Now, with the possibility of a fresh draft in hand, some people will be looking forward to editing and publishing. To this, I have a word of caution:
I'm not one of those naysayers or Negative Nancys who wants to quash other self-publishers and throw up barrier after barrier to keep the from pushing that "publish" button, but I do want each self-published book to go out as the best version of itself. Not every book has the potential to be a best-seller, but I do want each and every book, and each and every author, to be the best it can be.
And for this reason, a quick read-through of your hastily written NaNo project before uploading it to KDP is not necessarily the best way to go. You're riding that writer's high, flying on your accomplishment, and nothing will bring you crashing down faster than an honest beta reader or professional editor pointing out the parts of your novel badly in need of improvement.
However, for your novel to be the best it can be, beta readers and editors are needed. Even the best rough draft is just that, rough, and deserves more attention from you. So print out some copies to have beta-readers comment on, go through it yourself with a fine-toothed comb to fix anything that you know needs fixing, and if at that point your really set on publishing, I can't recommend enough the importance of hiring an editor.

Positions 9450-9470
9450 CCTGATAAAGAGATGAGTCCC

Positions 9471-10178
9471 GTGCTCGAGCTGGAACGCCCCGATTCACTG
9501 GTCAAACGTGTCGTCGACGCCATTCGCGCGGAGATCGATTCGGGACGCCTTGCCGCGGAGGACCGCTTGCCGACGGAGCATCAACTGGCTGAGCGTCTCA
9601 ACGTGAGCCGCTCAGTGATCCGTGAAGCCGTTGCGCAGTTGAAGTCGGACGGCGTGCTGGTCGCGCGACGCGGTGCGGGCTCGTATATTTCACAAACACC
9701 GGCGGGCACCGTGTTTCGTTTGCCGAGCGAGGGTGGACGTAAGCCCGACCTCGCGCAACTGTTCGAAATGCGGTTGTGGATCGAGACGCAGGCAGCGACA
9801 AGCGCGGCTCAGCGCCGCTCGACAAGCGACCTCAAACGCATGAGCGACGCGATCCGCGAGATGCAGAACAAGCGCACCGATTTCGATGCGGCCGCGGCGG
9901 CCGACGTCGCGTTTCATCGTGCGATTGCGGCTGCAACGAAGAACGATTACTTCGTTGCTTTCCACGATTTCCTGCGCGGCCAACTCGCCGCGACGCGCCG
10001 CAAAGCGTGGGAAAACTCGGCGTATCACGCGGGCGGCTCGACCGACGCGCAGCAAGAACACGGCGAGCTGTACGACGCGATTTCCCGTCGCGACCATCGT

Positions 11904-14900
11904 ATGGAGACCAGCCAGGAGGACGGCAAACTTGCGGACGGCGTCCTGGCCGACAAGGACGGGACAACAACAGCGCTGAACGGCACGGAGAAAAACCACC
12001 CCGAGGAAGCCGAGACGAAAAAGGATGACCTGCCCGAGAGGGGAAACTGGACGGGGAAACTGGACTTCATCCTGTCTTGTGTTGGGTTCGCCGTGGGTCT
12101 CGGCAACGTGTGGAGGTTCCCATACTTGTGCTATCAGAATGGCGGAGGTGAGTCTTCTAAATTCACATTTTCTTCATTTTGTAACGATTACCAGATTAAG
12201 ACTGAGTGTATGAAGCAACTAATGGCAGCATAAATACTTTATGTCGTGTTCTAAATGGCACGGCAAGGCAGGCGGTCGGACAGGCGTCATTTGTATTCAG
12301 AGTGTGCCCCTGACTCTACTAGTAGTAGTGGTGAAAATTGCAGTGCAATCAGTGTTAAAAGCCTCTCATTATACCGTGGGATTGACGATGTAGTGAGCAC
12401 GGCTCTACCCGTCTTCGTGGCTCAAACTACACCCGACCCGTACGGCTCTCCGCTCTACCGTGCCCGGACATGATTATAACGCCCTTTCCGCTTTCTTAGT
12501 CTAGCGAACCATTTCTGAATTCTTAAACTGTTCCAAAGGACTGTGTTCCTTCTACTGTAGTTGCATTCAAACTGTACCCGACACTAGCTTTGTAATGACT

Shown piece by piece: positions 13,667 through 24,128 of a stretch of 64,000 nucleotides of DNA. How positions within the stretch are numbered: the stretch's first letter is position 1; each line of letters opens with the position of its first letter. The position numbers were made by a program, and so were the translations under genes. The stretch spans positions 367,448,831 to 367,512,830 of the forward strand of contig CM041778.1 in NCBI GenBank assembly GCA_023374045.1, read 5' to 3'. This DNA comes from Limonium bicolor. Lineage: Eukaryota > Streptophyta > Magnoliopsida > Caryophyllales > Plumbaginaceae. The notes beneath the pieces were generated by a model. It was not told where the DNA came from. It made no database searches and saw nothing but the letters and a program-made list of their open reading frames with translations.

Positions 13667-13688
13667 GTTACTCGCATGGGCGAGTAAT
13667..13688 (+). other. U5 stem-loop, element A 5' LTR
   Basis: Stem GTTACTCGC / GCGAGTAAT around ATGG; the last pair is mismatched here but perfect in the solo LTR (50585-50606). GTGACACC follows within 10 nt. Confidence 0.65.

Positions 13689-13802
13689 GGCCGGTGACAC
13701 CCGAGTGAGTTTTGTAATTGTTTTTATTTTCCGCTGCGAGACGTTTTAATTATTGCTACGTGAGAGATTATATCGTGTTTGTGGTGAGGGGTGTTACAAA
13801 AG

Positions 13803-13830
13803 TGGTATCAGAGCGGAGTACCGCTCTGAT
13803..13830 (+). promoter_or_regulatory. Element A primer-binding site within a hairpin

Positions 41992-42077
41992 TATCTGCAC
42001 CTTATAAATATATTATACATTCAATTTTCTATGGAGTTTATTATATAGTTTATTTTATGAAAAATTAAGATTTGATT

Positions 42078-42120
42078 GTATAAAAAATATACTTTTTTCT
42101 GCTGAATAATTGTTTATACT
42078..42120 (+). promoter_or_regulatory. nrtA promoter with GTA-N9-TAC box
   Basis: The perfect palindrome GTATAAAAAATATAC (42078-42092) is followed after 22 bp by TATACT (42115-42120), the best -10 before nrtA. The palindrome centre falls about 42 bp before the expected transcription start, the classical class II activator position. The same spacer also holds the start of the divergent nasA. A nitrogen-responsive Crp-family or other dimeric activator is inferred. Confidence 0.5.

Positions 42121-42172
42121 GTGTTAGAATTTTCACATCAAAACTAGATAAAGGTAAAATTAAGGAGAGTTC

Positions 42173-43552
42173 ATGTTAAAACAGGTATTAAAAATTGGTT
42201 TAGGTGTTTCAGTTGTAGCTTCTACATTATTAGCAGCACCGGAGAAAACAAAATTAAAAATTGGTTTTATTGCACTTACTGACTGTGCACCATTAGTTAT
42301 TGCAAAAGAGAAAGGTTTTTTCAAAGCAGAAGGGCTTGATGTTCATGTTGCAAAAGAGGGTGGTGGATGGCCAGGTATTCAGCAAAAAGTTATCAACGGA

There are a lot of great places to find editors. Reaching out to your writer friends on social media, or finding out who your favorite bloggers use/used (thEditors for me) is a great first step. A quick google will turn up dozens of good options, as will a trip to a freelancing site like Upwork or Fiverr. You can also head over to my own Editing Services page, where I offer beta reading, content editing, and copy editing services below market rate.
I strongly recommend that, before you hire anyone to edit your novel, you have them edit a sample of it first (1000-2000 words should be enough). If they're unwilling to do this for free, I'd move on to someone else. Paying someone money to do a poor job is a waste of money, and refusing to pay for a service--even a crappy service--can give you a bad name in the writing community. So do your homework, and when you're ready, do what it takes to make sure your book is the best version of itself before you go to publish.